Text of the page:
The company that produced the DVD of Carry Me Back no longer has any internet presence, and the DVD appears to be officially out-of-print. Copies are still for sale through Aro Video and more information is available from NZ Videos. If you can’t find a copy of the DVD, fear not, the film is available to rent and buy in HD from NZ Film On Demand.
Carry Me Back is packed with recognisable faces in small roles, many of whom we didn’t get a chance to mention. Bruno Lawrence turns up briefly as a policeman, Ian Watkin as a strip show emcee, and Kate Harcourt makes an appearance as a motel owner.
Although information about Joanne Mildenhall is scarce she was obviously active in the Wellington theatre scene in the early ’80s, as evidenced by a photo reproduced on the website of Victoria University of Wellington, from an issue of the official Student’s Association magazine Salient. It’s attached to a review of a production of the Stephen Poliakoff play ‘Hitting Town’ at Downstage, in which Mildenhall played one of the leads.
Hayden muffs a couple of facts in this episode when speaking about Dorothy McKegg. She won her bursary to study at the Old Vic at the age of 19, and her appearances on The Black and White Minstrel Show were during 1955-1956. For more info on McKegg, you can read her biography at NZ On Screen.
The illustration on the original poster (above) is absolutely terrific. It’s a superb example of a type of evocative poster design than has fallen out of fashion in the past couple of decades. The signpost is somewhat inaccurate though, as the characters never travel farther north than Wellington.
It’s the apocalypse! The world has been decimated by the oil wars, leaving small settlements of survivors to fend off roaming outlaws. When Corlie (Annie McEnroe) escapes the clutches of her father, the evil Colonel Straker (James Wainwright), she is rescued by the reclusive Hunter (Michael Beck) and taken in by a small democratic commune. But Straker wants his daughter back, and he’s coming for her in his Battletruck!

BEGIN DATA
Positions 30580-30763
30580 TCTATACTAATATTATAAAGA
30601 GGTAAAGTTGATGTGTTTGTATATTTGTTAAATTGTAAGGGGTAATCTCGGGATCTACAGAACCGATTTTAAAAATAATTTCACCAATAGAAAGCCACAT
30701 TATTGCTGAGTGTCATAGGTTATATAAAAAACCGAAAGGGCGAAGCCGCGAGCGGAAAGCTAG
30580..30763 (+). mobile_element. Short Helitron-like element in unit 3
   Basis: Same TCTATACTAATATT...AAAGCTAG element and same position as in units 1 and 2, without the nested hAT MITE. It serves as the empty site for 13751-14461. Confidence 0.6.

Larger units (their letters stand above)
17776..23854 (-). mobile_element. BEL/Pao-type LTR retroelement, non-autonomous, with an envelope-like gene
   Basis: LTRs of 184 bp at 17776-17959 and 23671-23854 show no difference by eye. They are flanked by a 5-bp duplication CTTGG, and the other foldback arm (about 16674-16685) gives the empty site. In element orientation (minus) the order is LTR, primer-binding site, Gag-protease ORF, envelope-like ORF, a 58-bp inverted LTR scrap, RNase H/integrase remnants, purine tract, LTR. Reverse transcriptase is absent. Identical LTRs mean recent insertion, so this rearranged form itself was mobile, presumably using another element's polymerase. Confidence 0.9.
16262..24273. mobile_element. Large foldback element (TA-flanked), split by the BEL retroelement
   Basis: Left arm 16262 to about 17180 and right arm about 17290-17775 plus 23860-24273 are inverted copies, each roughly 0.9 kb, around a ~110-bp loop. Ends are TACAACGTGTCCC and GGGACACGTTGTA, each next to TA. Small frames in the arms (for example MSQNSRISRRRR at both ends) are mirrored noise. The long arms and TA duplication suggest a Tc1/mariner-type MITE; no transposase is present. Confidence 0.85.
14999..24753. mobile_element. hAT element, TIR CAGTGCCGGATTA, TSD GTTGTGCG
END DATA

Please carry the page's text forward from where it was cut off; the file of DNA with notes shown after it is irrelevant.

Director: Harley Cokliss Producers: Lloyd Phillips, Rob Whitehouse Screenplay: Irving Austin, Harvey Cokliss, John Beech, from a story by Michael Abrams Director of photography: Chris Menges Editor: Michael Horton
It turns out that Battletruck is (God help us) getting a Blu-Ray release in Japan at the beginning of 2017. For more information on how to purchase the Blu-Ray, or the American DVD release, visit NZ Videos.
In some territories Battletruck was released under the title Warlords of the 21st Century.
While our own response to Battletruck was resoundingly negative, we should note that the film does have a fanbase. If you think our assessment was totally off, get in touch and let us know what you think we overlooked or got wrong. We’re always in the market for alternative viewpoints.
Roger Corman demanded the film be shot with lots of coverage so it could be built in the editing suite, but the editing was eventually undertaken in Wellington by Michael Horton without Corman’s input. After attending test screenings, Corman’s only demand was the removal of two lines of dialogue, because he didn’t like the way the test audience reacted to them.
If you want more information on the film, there’s an interview with director Harley Cokliss conducted by the BFI up on YouTube. His last name is spelled ‘Cokeliss’ here, a spelling he appears to have adopted professionally around the year 1990.